Epoxy paint in the coop???

Discussion in 'Coop & Run - Design, Construction, & Maintenance' started by Flashy2003, Jan 1, 2011.

  1. Flashy2003

    Flashy2003 Out Of The Brooder

    Dec 31, 2010
    On my quest for the best first time coop I have many questions. I used to work for a water proofing company and we did this on commercial applications all the time. You might be more familiar with the Home Depot stuff. What Im talking about is painting the bottom of my coop and up the walls a few inches with a 2- part epoxy type paint. Just like the stuff people put on there garage floors or on steps and walk ways. Its non toxic when dried. I figured it would make clean up a lot easier. And keep the wood in the coop from soaking up waste. Any thoughts??
  2. Dar

    Dar Overrun With Chickens

    Jul 31, 2008
    as long as you let it totally dry so there is no more off gassing it should be fine

    read the label carefully. look for the VOC (volatile organic compound) you want the label to say low VOC`s

    If its the product I think it is you are fine


    this one should be ok too cause its rated for indoor/outdoor use
    Last edited: Jan 1, 2011
  3. patandchickens

    patandchickens Flock Mistress

    Apr 20, 2007
    Ontario, Canada
    Epoxy paint works real good although I totally do not see the point of going to the trouble/expense for a chicken coop. Do be sure to wear a proper respirator mask with fumes-type cartridge in it (not just a dust mask), as epoxy fumes are BAD.

    Truthfully though I see no advantage of epoxy paint over just plain ol regular paint, particularly a properly done paintjob (surface prep, dust removal, thin coat of primer, then coupla thin coats of paint) and particularly if you use exterior semigloss. That will be QUITE sufficient, and you can use remnants or mistints if available.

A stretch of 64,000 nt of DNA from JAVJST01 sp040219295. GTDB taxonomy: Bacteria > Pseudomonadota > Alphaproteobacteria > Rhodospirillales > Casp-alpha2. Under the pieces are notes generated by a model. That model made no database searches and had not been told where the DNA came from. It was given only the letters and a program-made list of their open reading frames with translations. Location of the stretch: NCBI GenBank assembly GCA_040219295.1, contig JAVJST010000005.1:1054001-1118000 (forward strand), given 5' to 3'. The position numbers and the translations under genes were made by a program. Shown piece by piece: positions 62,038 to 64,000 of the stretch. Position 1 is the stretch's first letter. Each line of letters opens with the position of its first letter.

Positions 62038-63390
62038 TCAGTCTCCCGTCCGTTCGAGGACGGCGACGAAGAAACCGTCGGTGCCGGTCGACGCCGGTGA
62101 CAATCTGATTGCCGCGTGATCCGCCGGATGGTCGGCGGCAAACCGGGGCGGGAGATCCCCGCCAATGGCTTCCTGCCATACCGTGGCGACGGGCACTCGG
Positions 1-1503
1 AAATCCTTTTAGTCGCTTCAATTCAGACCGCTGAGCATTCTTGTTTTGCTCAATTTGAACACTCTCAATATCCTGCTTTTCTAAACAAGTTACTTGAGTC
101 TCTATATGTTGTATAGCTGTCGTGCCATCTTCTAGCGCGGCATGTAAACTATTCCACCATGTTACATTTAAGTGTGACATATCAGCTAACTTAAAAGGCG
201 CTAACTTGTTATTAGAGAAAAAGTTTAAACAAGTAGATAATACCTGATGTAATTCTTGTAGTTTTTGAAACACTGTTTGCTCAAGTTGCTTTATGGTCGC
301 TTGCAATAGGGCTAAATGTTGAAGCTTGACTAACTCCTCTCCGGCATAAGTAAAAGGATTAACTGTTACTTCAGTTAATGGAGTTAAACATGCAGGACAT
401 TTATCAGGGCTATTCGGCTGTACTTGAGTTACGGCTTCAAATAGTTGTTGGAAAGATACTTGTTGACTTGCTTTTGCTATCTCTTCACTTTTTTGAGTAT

Good luck, have fun,

  4. speedy2020

    speedy2020 Chillin' With My Peeps

    Jul 24, 2010
    I used Sherwin Williams paint both inside and outside the coop. It seems working fine so far.
  5. Chris09

    Chris09 Circle (M) Ranch

    Jun 1, 2009
  6. RIBill

    RIBill Chillin' With My Peeps

    Nov 7, 2010
    I will second the drying time recommendation. Just because it is dry to the touch, doesn't mean it's fully cured. Most epoxies are going to off gas as they cure for up to a month. With birds living in a confined space, you don't want any fumes remaining. Don't even put litter in there while it's curing either. I will say that exterior Behr Ultimate (or extreme or something) is holding up quite well to repeated scraping with a dustpan. I don't do the deep litter method, so I have to partially change the litter every few weeks.
  7. Egghead_Jr

    Egghead_Jr Overrun With Chickens

    Oct 16, 2010
    NEK, VT
    Nothing wrong with it at all. Epoxies are not usually direct to wood applications though. Your probably better off just using a deck urathyane paint. It's direct to wood, glossy and durable with only 1 application. 2 coats if your have the time and material. It's all about what you can find cheaper that works and is easy to install while only having to do the job once because it lasts.

    With any paints whether declared a low VOC or not you should always provide proper ventilation untill it cures. Drying and curing are two different things. In general two days of curing at room temp is suffcient to removal of 90% of the gases that will be released. Total curing is one month, but that's small amounts over the course of the month and nothing to worry about.

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